Every year, more than one million kids apply to colleges and universities around the world using The Common Application. Also known as the “Common App,” it’s a streamlined, single form that students can fill out to apply to any college that uses it.
Much like a job application, it asks for all sorts of pertinent information, but one thing it will no longer ask for is a students’ criminal history. The Atlantic is reporting that the nonprofit organization that runs the Common App announced this week that they are dropping the question from the application effective immediately.
The move will remove the option from all applications, making it optional for certain schools to ask for that information. The criminal history question will also be removed from the School Report. The change is also limited to the collection of criminal history information and will not include changes to any school disciplinary action.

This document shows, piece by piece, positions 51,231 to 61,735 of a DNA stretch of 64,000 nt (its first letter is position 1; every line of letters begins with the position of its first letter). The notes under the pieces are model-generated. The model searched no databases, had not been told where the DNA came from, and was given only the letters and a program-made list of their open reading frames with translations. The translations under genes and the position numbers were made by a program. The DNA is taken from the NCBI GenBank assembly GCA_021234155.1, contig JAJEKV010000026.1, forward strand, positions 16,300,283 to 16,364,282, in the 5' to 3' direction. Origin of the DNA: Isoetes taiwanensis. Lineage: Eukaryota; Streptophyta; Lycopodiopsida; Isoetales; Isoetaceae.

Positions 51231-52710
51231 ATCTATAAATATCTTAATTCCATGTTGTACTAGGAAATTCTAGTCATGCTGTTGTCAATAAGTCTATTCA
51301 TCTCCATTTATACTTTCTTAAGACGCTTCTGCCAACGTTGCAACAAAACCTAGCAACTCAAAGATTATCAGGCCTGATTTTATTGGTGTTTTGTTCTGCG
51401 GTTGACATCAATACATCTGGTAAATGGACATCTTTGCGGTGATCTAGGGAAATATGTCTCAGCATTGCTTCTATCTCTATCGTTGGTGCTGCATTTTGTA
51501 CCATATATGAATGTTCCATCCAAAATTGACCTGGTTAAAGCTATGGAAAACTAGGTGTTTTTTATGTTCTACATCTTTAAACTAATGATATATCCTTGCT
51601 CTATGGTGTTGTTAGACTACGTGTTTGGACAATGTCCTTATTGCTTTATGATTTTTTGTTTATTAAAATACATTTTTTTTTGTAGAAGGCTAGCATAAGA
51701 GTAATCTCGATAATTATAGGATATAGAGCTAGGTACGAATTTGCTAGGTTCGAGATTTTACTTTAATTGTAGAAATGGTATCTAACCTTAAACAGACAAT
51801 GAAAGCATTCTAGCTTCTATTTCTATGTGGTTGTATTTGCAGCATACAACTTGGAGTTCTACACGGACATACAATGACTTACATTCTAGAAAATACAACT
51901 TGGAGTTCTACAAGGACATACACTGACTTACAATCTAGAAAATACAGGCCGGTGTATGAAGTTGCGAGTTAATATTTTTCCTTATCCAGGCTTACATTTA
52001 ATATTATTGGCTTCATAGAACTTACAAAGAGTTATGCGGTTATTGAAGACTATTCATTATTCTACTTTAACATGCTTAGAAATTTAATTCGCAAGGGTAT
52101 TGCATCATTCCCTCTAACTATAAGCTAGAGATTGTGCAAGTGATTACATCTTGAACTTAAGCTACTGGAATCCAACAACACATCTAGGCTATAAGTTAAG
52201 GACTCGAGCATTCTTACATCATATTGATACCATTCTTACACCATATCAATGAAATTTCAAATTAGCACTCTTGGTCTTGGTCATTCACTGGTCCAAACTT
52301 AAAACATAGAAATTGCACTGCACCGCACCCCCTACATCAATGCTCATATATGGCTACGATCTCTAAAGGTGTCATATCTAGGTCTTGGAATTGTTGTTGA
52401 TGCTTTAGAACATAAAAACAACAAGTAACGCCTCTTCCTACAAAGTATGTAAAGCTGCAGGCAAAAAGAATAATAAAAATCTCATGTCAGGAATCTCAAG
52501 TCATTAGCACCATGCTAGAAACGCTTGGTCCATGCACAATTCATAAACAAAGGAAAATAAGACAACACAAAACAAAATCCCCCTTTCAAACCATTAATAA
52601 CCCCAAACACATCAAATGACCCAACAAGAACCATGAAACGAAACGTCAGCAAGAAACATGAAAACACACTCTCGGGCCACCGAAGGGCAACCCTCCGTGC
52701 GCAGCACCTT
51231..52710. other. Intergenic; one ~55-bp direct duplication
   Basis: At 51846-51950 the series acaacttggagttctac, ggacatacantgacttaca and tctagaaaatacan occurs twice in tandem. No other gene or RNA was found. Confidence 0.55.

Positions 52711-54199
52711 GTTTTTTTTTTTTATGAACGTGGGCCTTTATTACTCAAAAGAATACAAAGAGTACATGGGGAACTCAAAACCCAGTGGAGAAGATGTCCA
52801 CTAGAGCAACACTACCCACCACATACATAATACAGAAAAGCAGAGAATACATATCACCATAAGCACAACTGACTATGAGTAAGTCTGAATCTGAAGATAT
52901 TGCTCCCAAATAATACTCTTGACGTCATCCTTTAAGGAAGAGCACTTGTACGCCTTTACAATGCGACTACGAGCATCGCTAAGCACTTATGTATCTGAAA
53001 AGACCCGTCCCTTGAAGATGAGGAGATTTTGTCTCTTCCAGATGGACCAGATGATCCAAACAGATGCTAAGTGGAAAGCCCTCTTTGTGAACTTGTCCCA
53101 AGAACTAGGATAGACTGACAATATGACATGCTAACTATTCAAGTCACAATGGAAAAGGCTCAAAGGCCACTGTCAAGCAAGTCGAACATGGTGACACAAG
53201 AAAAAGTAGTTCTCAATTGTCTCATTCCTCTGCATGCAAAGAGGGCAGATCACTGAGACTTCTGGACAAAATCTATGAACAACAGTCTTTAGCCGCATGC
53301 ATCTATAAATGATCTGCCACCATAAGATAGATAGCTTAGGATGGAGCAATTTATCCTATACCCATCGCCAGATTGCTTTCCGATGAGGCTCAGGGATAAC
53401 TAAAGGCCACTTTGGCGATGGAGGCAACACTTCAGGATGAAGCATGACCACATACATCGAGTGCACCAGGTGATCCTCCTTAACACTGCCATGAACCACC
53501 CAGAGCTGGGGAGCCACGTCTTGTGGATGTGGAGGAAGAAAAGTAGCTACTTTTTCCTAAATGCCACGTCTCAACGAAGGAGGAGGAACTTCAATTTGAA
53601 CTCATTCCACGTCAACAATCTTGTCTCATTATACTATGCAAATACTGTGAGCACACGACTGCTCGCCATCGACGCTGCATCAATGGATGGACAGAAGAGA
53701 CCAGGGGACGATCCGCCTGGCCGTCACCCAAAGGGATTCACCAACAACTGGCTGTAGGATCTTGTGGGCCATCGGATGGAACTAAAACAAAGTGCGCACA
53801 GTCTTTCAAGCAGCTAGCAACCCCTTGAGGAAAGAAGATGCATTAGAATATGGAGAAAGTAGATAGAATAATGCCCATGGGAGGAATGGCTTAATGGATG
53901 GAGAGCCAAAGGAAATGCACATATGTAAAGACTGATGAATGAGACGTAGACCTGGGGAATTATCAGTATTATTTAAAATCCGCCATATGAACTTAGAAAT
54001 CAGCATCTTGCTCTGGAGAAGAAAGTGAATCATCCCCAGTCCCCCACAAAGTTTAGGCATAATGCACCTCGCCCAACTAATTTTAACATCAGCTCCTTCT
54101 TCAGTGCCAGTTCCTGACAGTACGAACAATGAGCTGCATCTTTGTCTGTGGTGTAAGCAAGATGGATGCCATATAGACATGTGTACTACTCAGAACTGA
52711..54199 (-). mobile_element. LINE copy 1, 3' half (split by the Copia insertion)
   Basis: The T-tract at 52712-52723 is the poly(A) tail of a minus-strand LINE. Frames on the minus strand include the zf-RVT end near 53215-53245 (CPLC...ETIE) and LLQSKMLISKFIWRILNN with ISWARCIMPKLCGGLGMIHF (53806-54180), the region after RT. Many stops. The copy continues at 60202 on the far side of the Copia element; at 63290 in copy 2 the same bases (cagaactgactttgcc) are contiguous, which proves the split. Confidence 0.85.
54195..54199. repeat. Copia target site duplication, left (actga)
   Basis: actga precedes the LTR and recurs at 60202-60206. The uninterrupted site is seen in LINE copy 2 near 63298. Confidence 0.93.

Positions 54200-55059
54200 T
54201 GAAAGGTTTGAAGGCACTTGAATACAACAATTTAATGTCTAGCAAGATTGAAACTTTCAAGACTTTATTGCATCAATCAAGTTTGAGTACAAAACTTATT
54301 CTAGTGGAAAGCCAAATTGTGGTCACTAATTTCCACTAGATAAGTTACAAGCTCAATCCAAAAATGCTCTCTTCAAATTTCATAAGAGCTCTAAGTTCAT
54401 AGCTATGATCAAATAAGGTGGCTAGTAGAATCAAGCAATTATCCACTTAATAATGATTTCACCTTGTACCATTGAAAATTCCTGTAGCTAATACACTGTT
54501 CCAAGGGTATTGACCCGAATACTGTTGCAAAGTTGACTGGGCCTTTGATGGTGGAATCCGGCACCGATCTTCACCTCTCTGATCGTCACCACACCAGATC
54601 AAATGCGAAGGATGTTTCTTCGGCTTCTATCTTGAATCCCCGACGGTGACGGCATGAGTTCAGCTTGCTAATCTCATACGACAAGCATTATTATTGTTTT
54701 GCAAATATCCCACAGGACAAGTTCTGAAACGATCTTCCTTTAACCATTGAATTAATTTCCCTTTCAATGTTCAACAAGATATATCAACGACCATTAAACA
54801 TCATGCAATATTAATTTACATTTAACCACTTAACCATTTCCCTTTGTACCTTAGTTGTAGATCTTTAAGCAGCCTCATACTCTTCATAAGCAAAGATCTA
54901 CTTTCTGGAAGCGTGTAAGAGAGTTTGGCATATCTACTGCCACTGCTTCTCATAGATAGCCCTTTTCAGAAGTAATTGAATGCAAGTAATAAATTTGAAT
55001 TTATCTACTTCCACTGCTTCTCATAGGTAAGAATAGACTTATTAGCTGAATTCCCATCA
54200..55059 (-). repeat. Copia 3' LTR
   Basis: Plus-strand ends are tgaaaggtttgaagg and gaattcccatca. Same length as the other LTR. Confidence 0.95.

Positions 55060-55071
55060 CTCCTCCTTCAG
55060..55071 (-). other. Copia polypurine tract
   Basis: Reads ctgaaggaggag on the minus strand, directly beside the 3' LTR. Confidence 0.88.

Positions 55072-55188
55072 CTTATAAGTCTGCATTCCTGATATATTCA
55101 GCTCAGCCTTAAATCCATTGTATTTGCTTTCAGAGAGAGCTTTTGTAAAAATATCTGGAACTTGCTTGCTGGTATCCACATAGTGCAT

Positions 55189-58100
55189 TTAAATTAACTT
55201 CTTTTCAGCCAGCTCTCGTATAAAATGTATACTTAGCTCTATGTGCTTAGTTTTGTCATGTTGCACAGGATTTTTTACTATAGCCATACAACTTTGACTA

The move would open the door to prospective students who have a misdemeanor or felony and is also expected to benefit applicants who are low-income students of color, a demographic that is disproportionately represented in the criminal-justice system.
In recent years, “ban the box” laws have been passed around the country to wipe the question off of employment applications, but this is the first wholesale move to occur in education. Criminal histories can reflect societal biases that put up barriers to opportunities including higher education. One in five Black men who belong to the lowest-income families in the U.S. is sent into a correctional facility on any given day, according to a March 2018 study by Stanford economist Raj Chetty and published by the National Bureau of Economic Research.
The Common App, however, will keep the question which asks whether an applicant has ever been disciplined by his or her high school, which is also more likely to be yes for students of color.
According to a September 2017 Brookings Institution report, a majority of American colleges and universities ask about previous convictions. Nearly 80 percent of private institutions and 55 percent of public ones ask the question about incarceration.
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